HB & PG: A question we ask ourselves on every project no matter the scale is what is the opportunity in this particular brief, context (physical/social), the timeframes, availability of material, budget etc. and how do we find and celebrate it. It’s why we like to work across various sectors of work and scales of project; each time it’s a different project, it keeps work refreshing and fun.

We find that a lot of the time, finding the creative opportunity in a project is about understanding what the essential ingredients of the project are and then working with these to heighten an experience and create memorable and enjoyable spaces to be in. 2020 will be such a memorable year because of the pandemic and the phrase socially distanced has become familiar to everyone. We saw this as an opportunity to create something unique. As for the playfulness and optimism—it is something we are drawn to, making people smile. An ambition which is common and present in many of our projects.

 

MP: In this age of Covid-19, designers of all kinds have found themselves with significantly new sets of design challenges. How has the pandemic—and working on projects like Stool Dolly—affected your practice?  

HB & PG: One aspect we have reflected on is how much we enjoy a brief that has an unusual context or simple, mundane or everyday type requirement that can be celebrated. When looking at our work, people might think we’re not suited to designing the mundane—but it’s something we enjoy doing, as we think we can bring dignity and joy to each brief. There is never one way of achieving an outcome, and the practical requirements of a brief can often offer up innovative design ideas that are not only functional, but go a step further by giving back a sense of enjoyment, pride, comfort and dignity.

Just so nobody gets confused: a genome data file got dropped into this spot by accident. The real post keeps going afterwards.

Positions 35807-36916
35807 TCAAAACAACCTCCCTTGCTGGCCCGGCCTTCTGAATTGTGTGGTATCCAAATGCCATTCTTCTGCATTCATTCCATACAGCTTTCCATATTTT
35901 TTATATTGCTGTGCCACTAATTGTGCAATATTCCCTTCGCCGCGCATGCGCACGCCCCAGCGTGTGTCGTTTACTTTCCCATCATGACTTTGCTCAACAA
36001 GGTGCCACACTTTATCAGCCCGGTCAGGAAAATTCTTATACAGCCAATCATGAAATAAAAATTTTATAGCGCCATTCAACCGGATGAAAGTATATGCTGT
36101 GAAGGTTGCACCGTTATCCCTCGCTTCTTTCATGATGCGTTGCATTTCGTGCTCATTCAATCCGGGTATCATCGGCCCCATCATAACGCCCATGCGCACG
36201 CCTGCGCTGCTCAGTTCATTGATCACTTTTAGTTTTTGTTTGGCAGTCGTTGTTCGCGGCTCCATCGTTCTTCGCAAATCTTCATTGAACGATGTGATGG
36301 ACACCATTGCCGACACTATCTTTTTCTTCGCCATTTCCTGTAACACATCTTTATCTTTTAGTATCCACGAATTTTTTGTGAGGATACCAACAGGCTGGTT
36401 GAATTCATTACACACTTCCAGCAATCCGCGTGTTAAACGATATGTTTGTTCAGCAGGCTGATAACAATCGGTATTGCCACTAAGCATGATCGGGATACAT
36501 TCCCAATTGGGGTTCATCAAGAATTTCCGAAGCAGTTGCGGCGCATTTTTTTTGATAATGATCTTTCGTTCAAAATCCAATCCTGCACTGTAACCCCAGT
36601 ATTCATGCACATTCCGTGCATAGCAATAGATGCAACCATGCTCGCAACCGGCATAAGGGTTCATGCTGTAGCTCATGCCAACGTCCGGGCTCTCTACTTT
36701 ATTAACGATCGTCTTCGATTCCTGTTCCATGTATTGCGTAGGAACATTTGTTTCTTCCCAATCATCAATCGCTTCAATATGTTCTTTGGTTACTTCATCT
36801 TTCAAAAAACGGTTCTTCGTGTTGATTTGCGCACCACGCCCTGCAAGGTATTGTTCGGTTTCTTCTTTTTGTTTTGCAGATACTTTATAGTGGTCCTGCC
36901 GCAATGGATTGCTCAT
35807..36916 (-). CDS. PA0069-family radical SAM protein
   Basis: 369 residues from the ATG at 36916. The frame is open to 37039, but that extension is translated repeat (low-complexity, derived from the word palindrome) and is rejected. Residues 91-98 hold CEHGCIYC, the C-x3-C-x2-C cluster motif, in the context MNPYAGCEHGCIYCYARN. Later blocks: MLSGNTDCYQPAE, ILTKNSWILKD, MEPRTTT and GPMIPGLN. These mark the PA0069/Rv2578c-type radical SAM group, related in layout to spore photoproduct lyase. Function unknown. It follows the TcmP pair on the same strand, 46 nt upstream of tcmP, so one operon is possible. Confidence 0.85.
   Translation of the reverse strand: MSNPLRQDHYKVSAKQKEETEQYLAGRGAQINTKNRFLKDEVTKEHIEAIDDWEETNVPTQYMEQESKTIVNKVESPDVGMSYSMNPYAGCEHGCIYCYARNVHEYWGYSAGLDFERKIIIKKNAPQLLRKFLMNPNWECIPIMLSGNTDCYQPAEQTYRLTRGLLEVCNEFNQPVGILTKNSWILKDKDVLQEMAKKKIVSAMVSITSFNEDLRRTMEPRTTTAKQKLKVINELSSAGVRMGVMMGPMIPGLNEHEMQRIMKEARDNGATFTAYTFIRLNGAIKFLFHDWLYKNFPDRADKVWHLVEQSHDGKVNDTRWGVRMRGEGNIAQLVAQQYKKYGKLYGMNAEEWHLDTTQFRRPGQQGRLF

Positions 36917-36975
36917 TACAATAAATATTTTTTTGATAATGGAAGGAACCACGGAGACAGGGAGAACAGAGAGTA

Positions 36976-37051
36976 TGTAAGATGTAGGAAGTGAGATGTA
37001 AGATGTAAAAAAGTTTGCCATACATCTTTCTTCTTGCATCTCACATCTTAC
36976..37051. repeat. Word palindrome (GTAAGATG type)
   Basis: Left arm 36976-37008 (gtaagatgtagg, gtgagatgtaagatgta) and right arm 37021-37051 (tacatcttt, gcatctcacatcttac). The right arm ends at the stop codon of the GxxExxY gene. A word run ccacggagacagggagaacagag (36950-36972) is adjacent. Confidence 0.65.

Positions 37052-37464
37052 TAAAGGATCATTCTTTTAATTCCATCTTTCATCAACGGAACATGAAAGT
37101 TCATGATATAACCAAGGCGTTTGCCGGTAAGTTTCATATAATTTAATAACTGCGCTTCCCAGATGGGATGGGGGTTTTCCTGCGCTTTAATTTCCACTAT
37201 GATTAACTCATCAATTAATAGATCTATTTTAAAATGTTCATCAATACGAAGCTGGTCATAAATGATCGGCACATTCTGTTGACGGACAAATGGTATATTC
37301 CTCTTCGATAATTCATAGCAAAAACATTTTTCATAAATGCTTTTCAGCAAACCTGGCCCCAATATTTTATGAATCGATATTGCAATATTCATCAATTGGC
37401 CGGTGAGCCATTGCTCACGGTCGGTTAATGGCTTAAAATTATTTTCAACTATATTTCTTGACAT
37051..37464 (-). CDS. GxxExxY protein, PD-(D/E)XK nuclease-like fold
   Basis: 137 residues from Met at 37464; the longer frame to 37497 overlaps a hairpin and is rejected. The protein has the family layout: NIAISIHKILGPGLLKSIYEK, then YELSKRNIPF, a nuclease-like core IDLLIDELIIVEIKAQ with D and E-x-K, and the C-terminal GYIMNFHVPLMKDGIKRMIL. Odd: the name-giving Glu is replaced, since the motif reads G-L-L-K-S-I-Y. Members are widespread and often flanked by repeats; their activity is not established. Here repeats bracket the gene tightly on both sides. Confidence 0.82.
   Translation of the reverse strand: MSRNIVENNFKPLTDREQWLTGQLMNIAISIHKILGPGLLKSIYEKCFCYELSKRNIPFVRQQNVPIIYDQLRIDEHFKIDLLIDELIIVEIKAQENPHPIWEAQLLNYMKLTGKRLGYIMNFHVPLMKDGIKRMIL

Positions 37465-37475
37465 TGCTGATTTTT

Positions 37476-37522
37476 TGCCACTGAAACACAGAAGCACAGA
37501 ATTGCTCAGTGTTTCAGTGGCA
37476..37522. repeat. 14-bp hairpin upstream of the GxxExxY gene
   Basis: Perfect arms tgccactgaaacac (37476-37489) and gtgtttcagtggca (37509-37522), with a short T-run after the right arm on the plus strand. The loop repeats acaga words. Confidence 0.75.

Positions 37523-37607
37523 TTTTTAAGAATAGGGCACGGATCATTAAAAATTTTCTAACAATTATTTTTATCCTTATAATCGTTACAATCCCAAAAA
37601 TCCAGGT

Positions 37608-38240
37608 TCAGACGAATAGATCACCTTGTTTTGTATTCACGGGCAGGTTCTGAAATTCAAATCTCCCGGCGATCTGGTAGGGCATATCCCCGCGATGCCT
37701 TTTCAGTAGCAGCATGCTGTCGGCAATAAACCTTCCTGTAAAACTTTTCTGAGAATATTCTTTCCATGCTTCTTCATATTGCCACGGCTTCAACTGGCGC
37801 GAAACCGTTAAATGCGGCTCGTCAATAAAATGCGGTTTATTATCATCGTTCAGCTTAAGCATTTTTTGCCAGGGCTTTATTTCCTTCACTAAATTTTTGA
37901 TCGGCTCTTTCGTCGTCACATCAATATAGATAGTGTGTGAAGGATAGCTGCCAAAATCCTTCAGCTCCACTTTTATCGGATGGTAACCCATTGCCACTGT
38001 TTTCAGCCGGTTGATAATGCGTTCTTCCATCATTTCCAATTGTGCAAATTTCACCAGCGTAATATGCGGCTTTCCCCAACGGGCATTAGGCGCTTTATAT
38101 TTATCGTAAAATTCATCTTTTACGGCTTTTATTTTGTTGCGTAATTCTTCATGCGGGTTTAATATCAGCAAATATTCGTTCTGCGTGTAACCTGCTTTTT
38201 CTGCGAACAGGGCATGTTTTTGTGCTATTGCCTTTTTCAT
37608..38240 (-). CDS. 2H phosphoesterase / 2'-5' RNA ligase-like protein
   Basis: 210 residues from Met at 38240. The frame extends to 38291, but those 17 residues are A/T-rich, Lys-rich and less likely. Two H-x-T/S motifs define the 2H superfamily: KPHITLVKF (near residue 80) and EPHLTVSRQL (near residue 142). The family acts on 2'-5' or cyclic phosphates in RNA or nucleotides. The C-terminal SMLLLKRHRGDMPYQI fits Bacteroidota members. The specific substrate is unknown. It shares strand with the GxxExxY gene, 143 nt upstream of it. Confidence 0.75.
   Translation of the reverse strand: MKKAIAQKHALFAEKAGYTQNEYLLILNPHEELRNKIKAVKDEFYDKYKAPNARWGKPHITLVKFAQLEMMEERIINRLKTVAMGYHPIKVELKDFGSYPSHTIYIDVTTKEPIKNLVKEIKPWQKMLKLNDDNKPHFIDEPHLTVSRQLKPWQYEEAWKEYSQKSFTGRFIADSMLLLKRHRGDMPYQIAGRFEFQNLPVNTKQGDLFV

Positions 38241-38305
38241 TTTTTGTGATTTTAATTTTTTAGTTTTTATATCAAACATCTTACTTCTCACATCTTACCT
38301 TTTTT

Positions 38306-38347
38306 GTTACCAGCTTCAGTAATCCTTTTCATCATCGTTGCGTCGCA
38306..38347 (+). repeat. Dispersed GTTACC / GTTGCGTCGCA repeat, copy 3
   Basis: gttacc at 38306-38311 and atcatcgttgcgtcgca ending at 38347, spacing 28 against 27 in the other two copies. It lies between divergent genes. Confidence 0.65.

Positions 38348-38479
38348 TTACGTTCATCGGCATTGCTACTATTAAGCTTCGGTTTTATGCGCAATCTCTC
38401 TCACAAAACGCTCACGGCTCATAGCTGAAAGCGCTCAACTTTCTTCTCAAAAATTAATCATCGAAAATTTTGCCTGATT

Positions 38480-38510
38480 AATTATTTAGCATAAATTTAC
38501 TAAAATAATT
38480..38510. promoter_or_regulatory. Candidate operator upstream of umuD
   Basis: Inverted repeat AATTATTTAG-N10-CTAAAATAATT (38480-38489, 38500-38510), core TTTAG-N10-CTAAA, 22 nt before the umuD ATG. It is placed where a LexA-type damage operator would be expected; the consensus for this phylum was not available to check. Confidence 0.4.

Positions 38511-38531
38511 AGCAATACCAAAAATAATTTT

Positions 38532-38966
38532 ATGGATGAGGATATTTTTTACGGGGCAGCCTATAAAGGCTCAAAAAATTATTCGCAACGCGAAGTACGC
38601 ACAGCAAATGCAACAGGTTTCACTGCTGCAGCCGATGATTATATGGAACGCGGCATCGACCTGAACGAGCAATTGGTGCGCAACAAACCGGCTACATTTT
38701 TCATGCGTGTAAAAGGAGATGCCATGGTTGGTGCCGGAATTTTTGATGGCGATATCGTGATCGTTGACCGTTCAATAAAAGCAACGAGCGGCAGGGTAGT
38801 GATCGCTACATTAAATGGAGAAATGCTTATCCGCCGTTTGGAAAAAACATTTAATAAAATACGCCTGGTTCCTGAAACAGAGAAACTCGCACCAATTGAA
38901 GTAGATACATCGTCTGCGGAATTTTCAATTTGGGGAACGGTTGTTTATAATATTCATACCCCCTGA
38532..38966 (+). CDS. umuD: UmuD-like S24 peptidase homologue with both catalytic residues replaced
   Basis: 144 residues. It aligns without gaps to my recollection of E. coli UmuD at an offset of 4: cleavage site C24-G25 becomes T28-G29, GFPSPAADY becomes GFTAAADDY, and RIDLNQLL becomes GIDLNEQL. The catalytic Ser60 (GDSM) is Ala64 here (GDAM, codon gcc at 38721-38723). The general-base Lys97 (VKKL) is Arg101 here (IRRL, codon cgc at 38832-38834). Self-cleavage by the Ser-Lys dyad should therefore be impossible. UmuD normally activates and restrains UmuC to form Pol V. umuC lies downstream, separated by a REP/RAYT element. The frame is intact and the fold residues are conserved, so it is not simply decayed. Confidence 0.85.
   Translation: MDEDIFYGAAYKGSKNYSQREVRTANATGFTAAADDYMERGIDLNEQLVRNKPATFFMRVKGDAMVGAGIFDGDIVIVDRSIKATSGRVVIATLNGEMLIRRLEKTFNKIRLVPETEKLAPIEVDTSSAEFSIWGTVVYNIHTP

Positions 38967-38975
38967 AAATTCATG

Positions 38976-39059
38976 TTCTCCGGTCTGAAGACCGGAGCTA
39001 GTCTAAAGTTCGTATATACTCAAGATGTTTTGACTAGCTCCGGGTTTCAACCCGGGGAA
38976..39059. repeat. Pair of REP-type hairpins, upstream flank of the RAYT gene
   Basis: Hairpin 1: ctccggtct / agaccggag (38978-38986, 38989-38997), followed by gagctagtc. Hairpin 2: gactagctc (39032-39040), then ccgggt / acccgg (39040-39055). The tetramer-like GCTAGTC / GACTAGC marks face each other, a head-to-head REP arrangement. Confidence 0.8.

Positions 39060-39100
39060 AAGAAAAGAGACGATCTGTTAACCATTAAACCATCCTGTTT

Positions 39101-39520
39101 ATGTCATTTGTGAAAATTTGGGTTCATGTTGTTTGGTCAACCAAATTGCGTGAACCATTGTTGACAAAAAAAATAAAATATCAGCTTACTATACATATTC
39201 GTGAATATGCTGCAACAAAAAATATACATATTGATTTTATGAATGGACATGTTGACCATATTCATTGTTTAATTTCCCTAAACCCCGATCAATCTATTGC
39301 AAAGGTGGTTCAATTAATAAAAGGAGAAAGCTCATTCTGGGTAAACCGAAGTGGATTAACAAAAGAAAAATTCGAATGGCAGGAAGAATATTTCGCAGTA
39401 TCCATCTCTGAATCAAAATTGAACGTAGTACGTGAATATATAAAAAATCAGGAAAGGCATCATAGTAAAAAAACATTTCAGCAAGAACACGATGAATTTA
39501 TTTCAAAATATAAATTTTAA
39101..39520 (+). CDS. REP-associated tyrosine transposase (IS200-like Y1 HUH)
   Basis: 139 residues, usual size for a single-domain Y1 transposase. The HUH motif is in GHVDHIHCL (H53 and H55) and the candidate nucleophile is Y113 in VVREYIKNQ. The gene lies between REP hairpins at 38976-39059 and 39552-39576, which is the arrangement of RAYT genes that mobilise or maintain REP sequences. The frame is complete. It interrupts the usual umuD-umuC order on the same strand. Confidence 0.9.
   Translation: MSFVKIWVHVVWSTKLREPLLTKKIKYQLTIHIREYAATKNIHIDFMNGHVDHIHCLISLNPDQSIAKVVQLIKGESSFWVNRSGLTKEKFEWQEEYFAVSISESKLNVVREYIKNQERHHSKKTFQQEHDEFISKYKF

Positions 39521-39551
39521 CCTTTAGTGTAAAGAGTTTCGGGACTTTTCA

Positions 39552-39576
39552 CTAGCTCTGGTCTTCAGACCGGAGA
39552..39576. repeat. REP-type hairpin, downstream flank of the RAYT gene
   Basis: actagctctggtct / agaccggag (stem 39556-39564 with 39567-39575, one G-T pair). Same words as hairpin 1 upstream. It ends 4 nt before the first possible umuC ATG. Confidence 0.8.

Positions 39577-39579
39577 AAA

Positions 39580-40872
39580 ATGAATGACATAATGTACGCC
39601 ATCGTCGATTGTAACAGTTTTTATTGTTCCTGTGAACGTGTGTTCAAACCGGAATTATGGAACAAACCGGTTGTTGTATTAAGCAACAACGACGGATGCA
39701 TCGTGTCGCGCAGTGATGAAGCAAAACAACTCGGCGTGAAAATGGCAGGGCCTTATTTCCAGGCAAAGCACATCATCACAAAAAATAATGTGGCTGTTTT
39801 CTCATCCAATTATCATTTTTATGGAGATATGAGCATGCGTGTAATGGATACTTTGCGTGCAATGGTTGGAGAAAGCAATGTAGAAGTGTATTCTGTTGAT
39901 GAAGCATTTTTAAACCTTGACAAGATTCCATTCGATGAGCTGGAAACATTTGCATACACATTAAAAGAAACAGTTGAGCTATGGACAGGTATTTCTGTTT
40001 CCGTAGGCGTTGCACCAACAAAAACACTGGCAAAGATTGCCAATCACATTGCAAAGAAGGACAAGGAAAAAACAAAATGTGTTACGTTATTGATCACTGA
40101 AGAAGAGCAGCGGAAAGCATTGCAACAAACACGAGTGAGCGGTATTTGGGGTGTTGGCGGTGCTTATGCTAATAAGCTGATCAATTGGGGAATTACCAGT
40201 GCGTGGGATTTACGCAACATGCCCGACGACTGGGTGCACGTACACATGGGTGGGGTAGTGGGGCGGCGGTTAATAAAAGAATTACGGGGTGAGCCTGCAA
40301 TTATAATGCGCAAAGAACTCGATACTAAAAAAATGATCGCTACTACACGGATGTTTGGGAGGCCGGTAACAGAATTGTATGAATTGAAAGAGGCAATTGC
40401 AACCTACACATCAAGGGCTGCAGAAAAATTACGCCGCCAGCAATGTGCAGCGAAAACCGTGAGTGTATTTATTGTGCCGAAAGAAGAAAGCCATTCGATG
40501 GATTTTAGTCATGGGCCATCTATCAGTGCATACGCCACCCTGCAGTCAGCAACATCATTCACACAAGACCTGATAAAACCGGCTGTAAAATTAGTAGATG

The Stool Dolly does just this. It is functional, it seats and separates, but it is also joyful.

 

To celebrate MPavilion 2020 going IRL in December, we’ve taken Stool Dolly to the streets of Melbourne! An exploration of our city’s proud architectural and design history, this fun series showcases Stool Dolly visiting iconic Melbourne sites and streets—with some fun facts and history on the side. You can follow our Stool Dolly in the city story on Instagram.

Fallen in love with Stool Dolly? Come to an MPavilion event IRL in December, and you could win your very own Stool Dolly! Just take a picture of a Stool dolly at the event you attend, and tag @mpavilion and @nmf_au infeed and on stories, with the hashtags #MPavilion2020 and #StoolDolly

We’ll announce the winner in late January 2021. 

 

Wominjeka (Welcome). We acknowledge the people of the Eastern Kulin Nations as the traditional custodians of the land on which we meet. We pay our respects to the land, their ancestors and their elders—past, present and to the future.